by rain,” she says, “and you want to avoid having the wet frost cloth atop the plant for an extended period of time. … Prop the cloth up (with bricks or stakes) so it’s not on the surface of the plant material itself — it can freeze the plant anyway.” • It doesn’t hurt to cover cold-hardy plants to offer more coverage and protection for tender plants. The more condensation under the cloth, the more warmth available to insulate those plants. • Don’t forget to uncover plants when the temps warm up. Smith says the threshold is 38 degrees, but even in the rare instance that temperatures stay below freezing for days on end, you still should uncover plants at least a few hours a day to let them breathe and get some sun.

How to create a closet with a purpose for the New Year B Y S U Z ANN E P F E F F E R L E T A F UR



a deliberate wardrobe with timeless, high-quality pieces that can be worn again and again. A graduate of Loyola University New Orleans and Loyola College of Law, Santelli currently lives in Tampa, Florida, but her team of stylists is scattered throughout the country. There’s a Style Me New branch in New Orleans, and Santelli frequently visits the city. She shares the shopping and styling wisdom she’s acquired throughout her career. First, she suggests building a “capsule wardrobe” by buying well-made “staple pieces,” or classic items, that you can wear throughout most seasons. This is

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2018, according to The Fashion & Apparel Industry Report), it’s no surprise our closets are filled with forgotten clothes or relics of a recent trend. “People buy so much online, and when they get it, they don’t like it and they throw it in the corner and they never return it. It’s money wasted,” says Christina Santelli, founder of fashion stylist service Style Me New. “(Online shopping) is a habit, and some women do it because it’s easy and accessible. They don’t have to go anywhere. They’re in their pajamas and they shop online.” Through Style Me New, Santelli helps women declutter their closets and build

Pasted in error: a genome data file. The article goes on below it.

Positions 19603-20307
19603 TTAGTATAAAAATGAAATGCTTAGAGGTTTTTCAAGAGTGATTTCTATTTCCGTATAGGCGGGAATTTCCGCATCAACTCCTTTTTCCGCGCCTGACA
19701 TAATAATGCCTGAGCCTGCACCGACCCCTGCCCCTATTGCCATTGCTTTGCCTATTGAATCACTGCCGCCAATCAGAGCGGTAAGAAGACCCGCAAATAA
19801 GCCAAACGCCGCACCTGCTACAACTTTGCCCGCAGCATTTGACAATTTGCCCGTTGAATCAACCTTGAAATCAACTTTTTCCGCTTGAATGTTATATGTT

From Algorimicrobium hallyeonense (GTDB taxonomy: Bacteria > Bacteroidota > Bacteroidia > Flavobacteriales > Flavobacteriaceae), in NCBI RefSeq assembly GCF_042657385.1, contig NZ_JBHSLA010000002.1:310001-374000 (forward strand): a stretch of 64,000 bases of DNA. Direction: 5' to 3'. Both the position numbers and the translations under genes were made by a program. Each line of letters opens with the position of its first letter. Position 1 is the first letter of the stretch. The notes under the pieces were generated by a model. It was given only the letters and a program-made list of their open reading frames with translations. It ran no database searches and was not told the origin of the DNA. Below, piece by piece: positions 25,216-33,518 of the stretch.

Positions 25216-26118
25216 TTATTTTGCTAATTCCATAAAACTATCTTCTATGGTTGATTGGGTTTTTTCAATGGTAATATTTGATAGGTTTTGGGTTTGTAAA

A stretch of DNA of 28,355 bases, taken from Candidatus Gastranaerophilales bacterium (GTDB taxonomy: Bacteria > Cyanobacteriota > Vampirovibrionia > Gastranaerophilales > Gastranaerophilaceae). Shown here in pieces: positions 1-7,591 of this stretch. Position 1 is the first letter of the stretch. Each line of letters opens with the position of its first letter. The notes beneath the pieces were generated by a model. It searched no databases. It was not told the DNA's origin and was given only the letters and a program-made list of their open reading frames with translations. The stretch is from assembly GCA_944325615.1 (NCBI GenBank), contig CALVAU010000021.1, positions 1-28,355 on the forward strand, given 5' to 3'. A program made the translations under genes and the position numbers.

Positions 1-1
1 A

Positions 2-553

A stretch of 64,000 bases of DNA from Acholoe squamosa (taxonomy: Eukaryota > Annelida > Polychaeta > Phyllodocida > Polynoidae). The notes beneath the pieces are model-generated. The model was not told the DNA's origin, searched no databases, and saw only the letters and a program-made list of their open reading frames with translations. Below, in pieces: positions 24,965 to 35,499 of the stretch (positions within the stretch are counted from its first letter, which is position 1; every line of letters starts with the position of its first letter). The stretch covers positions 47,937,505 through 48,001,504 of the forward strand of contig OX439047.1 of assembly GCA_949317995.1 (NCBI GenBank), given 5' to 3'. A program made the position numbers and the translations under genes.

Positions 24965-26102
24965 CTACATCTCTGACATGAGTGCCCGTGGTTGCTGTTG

easy to do in New Orleans since the city enjoys year-round moderate weather, she says. Elements of your summer wardrobe can be worn in the fall and spring and even during parts of winter. “A capsule wardrobe is very thoughtful in terms of, I have ‘X’ amount of shirts that go with ‘X’ amount of pants,” says Santelli, adding that clothes in neutral colors such as black, tan and gray are wise buys because they’re basics that can be embellished and render different looks. “Then you add accessories to that, and whatever footwear you feel comfortable in — whether that’s a pump, a heel, a sneaker or a bootie.” Santelli recommends purchasing an assortment of separates that can be mixed and matched, so you can create several outfits. Also, shop your closet. “That’s what I call a ‘closet redo,’ she says. “Essentially, people hire me to come in and edit their closet.” She’ll toss clothing the client hasn’t worn in years, create outfits with the remaining pieces and showcase them in a virtual look book. Clients can sift through the look book when trying to decide what to wear to work or a special event. Santelli uses software to create her look book, but you can snap pictures of your outfits on your cell phone and store them in a digital portfolio that’s easy to reference. Although Santelli says online shopping and impulse buys are the culprits for a closet brimming with unworn clothes, she doesn’t think you should completely avoid sales. Instead of splurging on a trendy top you may wear only once, be selective and look for investment pieces that are temporarily marked down, she says. “Start with your foundation,” says Santelli, adding a surprising bit of advice. “Get fitted for a bra. It’s a very good time to get it done and buy a good bra, because it’s a foundation for what’s under your clothing and how the clothing fits.” From there, look for clothes that are conducive to your lifestyle, Santelli suggests. “I’d really concentrate on the pieces of clothing that you would use on a daily basis, versus that cute dress that you would wear on a date night kind of thing,” she says. Footwear comes next, because “we can really spice up an outfit with a great pair of shoes,” she says. You also can opt for a statement purse or an accessory. “Stay away from the red herrings … unless there’s a really good deal,” like a novelty piece such as a leather jacket that’s “marked down extensively after Christmas,” she says. If you have room left in your budget, give in to the temptation and go for it.